oyster mushroom growing from growing bags
Home » My food journey and how to be self sufficient

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My name is Camilla Remneblad and this is my food journey.

Food is my passion. If I’m not in the kitchen cooking or baking you probably find me growing, catching or gathering food.

I’m a qualified chef and worked in many kitchens in different countries and places.

Food and cooking are always on my mind. I’m constantly thinking what to cook and eat next 

venison schnitzel with roasted potatoes and rosemary sprigs
Pork schnitzel
Hosing down fresh clams in a large net
Fresh clams from the beach

I grew up in Sweden and moved to New Zealand 20 years ago with my partner. We’ve spent most of our time in Queenstown owning and running food businesses. 

While in Queenstown we dream of a rural lifestyle living of the land and being self-sufficient as much as possible. 

garden vegetables
colorful garden vegetables

We moved to a lifestyle block in Southland, New Zealand, 6 years ago, starting to make our self-sufficient lifestyle a reality. 

Making the most out of our land by growing food and raising sheep and chickens for meat and eggs.

We now have two young kids and we are very happy and proud to feed our family nutritious, free range, spray free food daily. 

You can find some of my recipes here

Freshly harvested autumn vegetables on a white kitchen bench
zucchini fritters
zucchini fritters
pumpkin soup
pumpkin soup

Read about how to grow stunning potatoes effortlessly at home here

Wild Food

Hunting, fishing and diving are some of our favorite activities. Therefor we often have wild, organic meat and seafood available to cook and eat.

5 Freshly chucked paua
Fresh Paua

Cooking and eating wild food is my most obvious step towards a self sufficient life.

I know of hunters and fisherman who doesn’t eat the meat or seafood that they just shot or caught. It blows my mind! It’s the best part of the process. Premium, fresh, organic food right in front of them. My advice is to make the most of it. The hard work has been done and now it’s time to enjoy it.

  • Learn to cook all the different cuts of the animal and you can feed your family for a long time with good quality meat.
  • Learn how to cook different kind of fish. When you go fishing and catch something that is not your target species you can still eat it. Just about all fish taste good when cooked fresh. You might even end up with a new favorite fish.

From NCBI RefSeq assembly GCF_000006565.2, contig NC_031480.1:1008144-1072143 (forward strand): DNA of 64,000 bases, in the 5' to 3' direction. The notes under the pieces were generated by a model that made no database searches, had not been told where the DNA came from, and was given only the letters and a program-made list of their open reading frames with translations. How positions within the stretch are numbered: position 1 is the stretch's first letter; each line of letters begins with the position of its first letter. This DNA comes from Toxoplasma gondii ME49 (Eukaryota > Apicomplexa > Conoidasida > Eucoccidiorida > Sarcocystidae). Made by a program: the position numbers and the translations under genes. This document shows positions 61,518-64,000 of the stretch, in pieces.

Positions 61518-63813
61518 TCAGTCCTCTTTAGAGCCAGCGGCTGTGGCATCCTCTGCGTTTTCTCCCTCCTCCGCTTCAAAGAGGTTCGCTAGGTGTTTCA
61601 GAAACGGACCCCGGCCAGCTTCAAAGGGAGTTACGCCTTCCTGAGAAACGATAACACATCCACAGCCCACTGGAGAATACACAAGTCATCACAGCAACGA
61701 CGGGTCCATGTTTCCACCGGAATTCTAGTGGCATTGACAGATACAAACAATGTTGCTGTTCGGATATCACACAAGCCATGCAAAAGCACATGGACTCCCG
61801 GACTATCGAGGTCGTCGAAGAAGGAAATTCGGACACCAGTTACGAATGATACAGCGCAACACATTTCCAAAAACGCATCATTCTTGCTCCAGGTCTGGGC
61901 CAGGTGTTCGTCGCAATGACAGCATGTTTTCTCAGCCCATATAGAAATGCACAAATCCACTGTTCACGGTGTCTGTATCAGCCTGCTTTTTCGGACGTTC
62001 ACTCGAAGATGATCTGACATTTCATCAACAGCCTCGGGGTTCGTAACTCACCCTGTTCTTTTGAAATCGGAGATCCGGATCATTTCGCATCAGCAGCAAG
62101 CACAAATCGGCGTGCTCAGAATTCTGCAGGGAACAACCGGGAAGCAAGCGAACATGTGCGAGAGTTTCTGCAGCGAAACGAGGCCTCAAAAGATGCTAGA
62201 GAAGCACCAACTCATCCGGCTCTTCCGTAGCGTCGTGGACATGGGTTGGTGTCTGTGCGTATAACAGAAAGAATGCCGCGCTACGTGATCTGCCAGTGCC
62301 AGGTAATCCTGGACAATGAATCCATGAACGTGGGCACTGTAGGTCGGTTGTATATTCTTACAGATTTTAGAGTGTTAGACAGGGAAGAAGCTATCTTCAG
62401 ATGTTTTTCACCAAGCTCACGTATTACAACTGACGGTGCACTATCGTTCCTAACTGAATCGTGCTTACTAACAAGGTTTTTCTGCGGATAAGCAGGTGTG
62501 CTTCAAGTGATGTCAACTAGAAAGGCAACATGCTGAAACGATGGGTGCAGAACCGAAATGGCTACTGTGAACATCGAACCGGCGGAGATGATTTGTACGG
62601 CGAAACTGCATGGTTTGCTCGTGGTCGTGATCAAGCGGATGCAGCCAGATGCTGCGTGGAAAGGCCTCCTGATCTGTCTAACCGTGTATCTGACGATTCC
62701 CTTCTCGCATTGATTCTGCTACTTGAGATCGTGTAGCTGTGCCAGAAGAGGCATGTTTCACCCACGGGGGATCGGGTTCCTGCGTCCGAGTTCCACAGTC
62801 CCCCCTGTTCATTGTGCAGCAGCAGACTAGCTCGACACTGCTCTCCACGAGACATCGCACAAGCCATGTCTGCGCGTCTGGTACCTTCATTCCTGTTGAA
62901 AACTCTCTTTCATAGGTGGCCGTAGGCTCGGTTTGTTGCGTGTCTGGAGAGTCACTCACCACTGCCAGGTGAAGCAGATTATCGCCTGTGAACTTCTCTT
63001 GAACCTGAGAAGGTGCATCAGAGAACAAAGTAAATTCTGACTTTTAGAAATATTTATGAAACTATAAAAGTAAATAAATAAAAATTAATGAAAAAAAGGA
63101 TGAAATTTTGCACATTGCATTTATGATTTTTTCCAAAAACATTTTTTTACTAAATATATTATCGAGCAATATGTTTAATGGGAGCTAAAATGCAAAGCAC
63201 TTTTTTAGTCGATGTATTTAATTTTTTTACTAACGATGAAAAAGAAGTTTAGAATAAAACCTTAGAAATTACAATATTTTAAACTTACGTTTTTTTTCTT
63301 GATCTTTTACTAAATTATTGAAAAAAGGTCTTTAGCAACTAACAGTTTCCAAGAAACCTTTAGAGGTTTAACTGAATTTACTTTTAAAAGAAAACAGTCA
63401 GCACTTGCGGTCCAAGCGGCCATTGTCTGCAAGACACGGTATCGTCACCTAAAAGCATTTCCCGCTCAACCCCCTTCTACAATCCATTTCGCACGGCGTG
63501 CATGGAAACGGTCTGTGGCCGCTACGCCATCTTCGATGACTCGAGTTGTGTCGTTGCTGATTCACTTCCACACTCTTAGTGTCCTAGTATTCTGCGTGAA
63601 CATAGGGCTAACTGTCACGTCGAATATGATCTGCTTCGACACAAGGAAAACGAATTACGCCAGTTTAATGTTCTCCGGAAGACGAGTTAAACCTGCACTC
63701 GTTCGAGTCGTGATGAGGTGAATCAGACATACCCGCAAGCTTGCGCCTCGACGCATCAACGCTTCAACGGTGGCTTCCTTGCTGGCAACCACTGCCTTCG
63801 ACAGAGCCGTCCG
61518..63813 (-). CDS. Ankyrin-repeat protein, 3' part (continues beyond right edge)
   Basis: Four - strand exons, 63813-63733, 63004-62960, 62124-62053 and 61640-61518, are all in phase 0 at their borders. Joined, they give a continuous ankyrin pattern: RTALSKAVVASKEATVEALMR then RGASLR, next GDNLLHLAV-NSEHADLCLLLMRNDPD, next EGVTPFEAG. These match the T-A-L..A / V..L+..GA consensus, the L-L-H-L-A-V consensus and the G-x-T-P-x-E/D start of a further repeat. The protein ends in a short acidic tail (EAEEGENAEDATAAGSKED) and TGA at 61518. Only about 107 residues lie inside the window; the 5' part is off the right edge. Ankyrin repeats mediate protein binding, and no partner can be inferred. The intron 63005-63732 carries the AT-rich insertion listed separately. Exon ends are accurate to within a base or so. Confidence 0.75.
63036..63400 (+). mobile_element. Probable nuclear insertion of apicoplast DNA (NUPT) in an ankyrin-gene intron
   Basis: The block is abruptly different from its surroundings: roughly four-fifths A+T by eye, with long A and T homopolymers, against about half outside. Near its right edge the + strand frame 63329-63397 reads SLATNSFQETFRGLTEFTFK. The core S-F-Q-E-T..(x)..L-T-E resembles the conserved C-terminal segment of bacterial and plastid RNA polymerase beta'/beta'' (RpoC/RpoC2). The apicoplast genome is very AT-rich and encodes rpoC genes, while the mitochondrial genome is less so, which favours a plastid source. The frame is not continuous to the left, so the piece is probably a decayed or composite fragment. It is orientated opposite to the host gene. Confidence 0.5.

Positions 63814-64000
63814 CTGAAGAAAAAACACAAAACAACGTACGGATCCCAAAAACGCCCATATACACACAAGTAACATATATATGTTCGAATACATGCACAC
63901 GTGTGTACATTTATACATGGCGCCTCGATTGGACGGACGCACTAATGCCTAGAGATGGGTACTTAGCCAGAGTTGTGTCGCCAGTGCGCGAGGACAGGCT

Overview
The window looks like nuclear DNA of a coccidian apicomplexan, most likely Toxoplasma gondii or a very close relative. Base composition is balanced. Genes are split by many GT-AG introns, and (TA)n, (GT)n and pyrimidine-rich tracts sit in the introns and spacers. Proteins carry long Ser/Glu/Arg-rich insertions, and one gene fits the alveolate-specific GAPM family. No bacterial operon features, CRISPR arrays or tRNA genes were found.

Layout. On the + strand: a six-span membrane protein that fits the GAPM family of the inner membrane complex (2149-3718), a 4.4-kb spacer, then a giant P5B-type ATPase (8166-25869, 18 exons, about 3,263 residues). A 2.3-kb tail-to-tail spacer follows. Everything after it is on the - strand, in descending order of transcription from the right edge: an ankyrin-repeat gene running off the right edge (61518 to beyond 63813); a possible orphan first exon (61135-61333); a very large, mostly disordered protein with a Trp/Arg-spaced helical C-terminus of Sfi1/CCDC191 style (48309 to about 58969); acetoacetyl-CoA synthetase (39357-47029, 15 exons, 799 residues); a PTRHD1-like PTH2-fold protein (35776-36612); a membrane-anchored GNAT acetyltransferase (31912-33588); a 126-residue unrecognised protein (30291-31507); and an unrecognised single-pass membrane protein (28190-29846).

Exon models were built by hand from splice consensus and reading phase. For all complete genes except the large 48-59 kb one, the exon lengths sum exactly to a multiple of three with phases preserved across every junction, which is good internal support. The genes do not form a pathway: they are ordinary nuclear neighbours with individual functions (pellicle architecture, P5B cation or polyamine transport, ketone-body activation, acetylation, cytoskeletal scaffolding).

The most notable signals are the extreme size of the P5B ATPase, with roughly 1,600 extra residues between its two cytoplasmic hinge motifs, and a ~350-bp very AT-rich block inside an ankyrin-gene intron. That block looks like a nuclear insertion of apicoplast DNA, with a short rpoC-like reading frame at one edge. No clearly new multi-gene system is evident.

Read about how to cook venison here.

Butchered venison meat in two large plastic tubs

We never send any meat away for processing, it all gets done at our place and we don’t waste anything. The non-premium cuts we mince and we also make our own sausages.

Mincing deer meat using a meat grinder
Mincing deer meat
3 Venison burgers frying in a skillet pan with rosemary sprigs
Venison burgers
Venison loin and fillet on a white plate with rosemary sprigs
Butchered deer meat

Utilize all the meat by making delicious sausages, burgers, meatballs and more with help of a meat grinder

You can read more about hunting food here and fishing for food here

We enjoy foraging too, so wild mushrooms are often on the menu in autumn as well as stinging nettles and wild blackberries 

I think it’s a far better way to enjoy food. More flavors and nutrition but best of all free from nasty chemicals and sprays. 

Growing food

I try to grow as much variety of vegetables as possible .

With very little idea of gardening before moving here it has been a learning curve.

I find it satisfying and relaxing to spend time in the garden.

Watching vegetables grow and then harvesting them is very rewarding. 

My Autumn/winter garden
With food prices increasing and food shortages on the horizon it’s never been a better time to start living a self sufficient lifestyle.

Start growing, finding, hunting, catching your own food and start moving towards a more self sufficient food journey

Brown Trout

I encourage everyone to do at least something in this direction. You don’t have to go all in.

Do what you can.

Not everyone have enough space for a vegetable garden or sheep but a few pots in the window or on the deck or balcony for herbs and lettuce is something anyone can do and that is also very low maintenance. 

Fresh herbs can transform an average meal to a great meal easily. 

Rosemary growing in a large pot outside a grey house
Rosemary plant
zucchini plant in a pot on a deck
This zucchini plant looks lovely on my mum’s deck

I never lived in a rural place before moving to our lifestyle block 6 years ago. We also live in a cold climate. Long, frosty and sometimes snowy winters. We still manage to live very close to entire food self-sufficient even in winter.

It’s rewarding in so many ways to be in charge of your food supply and where your food comes from.

How to be self sufficient.

garlic hanging and storing for winter

With the right planning and good ways to store, preserve and freeze food. We can eat really well and hardly buy any fresh food. 

If we can do it most people can. Many people I talk to are amazed, surprised and curious how we manage to be so self-sufficient.

It’s a lot easier than most people realize and that’s what encouraged me to start this blog.  

I want to share my food journey and what I do. It’s very simple and without expensive set up cost or equipment’s.

vegetable garden bed with frost cloth cover
Frost cloth on my vegetable garden

Check out what I do each season below:





I hope it can encourage others to become more self sufficient. Start small and grow from there.

Start today where you are now. Do what suits your current living situation

My recipes are mostly simple weekday meals that I cook for my family utilizing what’s available around me at the time.

It’s fresh, seasonal, farmhouse style home cooking

Venison with oyster mushrooms
Venison with oyster mushrooms
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